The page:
Gregory Corso

Born: March 26, 1930
Place of Birth: New York City


  Texts from Levi Asher - Literary Kicks
Excerpted by permission of copyright holder

Gregory Corso, the only major Beat writer to have the forethought to actually be born on Bleecker Street in Greenwich Village, was sent to prison on a robbery charge at the age of 16. He probably would not have made poetry his life's work if he had not met Allen Ginsberg in a Greenwich Village Bar when he was 20. Ginsberg was impressed by the poetry Corso had written in prison and alerted others to his talent. Corso's first poems were published in 1955.

He went on to become one of the most well-known and widely-read Beat poets. He has an anarchic style similar to Ginsberg's, though his favorite poet is Shelley, a Romantic poet who was much too flowery for most Beats. He does not write with Ginsberg's massive intelligence or protean poetic power, but then who does? He once wrote a love-poem to atomic weapons, 'BOMB', in the shape of a mushroom cloud.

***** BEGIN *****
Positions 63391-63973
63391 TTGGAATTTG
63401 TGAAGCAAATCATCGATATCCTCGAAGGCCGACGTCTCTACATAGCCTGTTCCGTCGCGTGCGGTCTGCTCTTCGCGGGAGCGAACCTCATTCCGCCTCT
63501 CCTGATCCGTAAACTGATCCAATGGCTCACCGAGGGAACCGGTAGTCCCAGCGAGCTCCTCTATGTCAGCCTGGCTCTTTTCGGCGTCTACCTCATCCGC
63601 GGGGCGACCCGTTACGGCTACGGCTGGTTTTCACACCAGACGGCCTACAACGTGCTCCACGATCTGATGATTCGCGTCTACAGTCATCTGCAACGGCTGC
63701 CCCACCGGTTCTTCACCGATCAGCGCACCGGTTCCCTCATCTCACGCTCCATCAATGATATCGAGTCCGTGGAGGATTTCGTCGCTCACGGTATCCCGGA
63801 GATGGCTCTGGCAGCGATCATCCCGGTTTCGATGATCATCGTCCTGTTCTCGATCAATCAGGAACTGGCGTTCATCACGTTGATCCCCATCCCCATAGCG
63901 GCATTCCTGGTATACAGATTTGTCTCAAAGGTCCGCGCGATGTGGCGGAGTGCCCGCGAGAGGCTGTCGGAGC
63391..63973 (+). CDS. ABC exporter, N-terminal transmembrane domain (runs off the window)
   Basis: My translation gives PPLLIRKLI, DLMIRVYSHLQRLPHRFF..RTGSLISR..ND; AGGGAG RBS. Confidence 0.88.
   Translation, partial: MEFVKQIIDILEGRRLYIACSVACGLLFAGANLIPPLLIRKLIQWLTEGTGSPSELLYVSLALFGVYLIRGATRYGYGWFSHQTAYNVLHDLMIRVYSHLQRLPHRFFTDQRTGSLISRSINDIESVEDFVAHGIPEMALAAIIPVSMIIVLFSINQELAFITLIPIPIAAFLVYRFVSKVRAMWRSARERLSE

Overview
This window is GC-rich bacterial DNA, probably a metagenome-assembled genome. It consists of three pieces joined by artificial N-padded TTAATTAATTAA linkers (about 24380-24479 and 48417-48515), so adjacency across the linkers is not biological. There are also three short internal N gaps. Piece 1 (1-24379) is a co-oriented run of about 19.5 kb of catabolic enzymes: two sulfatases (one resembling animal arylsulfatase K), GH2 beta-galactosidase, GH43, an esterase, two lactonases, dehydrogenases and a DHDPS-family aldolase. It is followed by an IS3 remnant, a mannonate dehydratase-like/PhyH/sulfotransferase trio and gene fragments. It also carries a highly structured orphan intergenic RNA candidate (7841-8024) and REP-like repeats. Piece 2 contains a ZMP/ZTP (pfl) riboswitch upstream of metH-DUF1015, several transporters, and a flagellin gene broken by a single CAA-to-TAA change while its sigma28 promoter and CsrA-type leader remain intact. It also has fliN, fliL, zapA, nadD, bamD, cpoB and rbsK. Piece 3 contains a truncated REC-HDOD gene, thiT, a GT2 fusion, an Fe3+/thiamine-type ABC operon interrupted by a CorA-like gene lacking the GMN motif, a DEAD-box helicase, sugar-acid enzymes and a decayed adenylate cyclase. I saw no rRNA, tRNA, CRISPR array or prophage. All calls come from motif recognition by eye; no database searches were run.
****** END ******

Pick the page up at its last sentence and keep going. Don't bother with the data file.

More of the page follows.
More famous then than he is now, he has a standing alongside Jack Kerouac, Allen Ginsberg and William S. Burroughs that is sort of comparable to Zeppo's standing alongside Groucho, Harpo and Chico. That is, he isn't one of the big three, but if you want a big four he's the fourth. (Or is Gary Snyder the fourth? Ah, forget this whole dumb paragraph.)

Corso's sense of humor is evident in his work, and this is a refreshing difference from the other Beats, most of whom were never known for acheiving a 'light' tone. An excellent example of this is Corso's excellent 'Marriage.'I like this poem a lot, maybe because I'm a married guy myself, or maybe just because I admire its simple human honesty. For all his odd characteristics, this poem seems to indicate that Corso was at heart a 'regular guy' (one who occasionally cries out for penguin dust, perhaps, but regular nonetheless).

Corso appears as Yuri Gregorovic, the guy who steals Jack Kerouac's girlfriend in Kerouac's somewhat self-pitying novel 'The Subterraneans.'

Bibliography of Corso's Works

Literary Kicks
by Levi Asher